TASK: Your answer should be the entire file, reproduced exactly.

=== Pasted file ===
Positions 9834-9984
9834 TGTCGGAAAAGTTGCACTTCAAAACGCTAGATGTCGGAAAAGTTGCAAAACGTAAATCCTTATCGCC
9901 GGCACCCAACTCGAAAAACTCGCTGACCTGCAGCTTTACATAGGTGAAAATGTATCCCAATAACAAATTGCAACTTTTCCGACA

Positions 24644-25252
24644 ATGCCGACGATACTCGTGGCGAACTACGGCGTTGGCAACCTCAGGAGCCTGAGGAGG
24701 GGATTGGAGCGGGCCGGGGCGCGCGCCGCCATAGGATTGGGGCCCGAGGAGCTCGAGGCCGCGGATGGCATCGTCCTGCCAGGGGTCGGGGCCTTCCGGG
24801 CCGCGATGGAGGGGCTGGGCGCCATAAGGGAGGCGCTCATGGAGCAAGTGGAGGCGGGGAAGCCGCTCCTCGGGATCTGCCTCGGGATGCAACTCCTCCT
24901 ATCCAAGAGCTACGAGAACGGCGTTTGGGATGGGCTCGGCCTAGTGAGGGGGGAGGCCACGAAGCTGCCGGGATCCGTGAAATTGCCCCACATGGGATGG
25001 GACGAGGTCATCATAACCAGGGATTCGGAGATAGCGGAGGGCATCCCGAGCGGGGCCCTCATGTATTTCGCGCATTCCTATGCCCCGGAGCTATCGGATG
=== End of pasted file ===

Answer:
Positions 9834-9984
9834 TGTCGGAAAAGTTGCACTTCAAAACGCTAGATGTCGGAAAAGTTGCAAAACGTAAATCCTTATCGCC
9901 GGCACCCAACTCGAAAAACTCGCTGACCTGCAGCTTTACATAGGTGAAAATGTATCCCAATAACAAATTGCAACTTTTCCGACA

Positions 24644-25252
24644 ATGCCGACGATACTCGTGGCGAACTACGGCGTTGGCAACCTCAGGAGCCTGAGGAGG
24701 GGATTGGAGCGGGCCGGGGCGCGCGCCGCCATAGGATTGGGGCCCGAGGAGCTCGAGGCCGCGGATGGCATCGTCCTGCCAGGGGTCGGGGCCTTCCGGG
24801 CCGCGATGGAGGGGCTGGGCGCCATAAGGGAGGCGCTCATGGAGCAAGTGGAGGCGGGGAAGCCGCTCCTCGGGATCTGCCTCGGGATGCAACTCCTCCT
24901 ATCCAAGAGCTACGAGAACGGCGTTTGGGATGGGCTCGGCCTAGTGAGGGGGGAGGCCACGAAGCTGCCGGGATCCGTGAAATTGCCCCACATGGGATGG
25001 GACGAGGTCATCATAACCAGGGATTCGGAGATAGCGGAGGGCATCCCGAGCGGGGCCCTCATGTATTTCGCGCATTCCTATGCCCCGGAGCTATCGGATG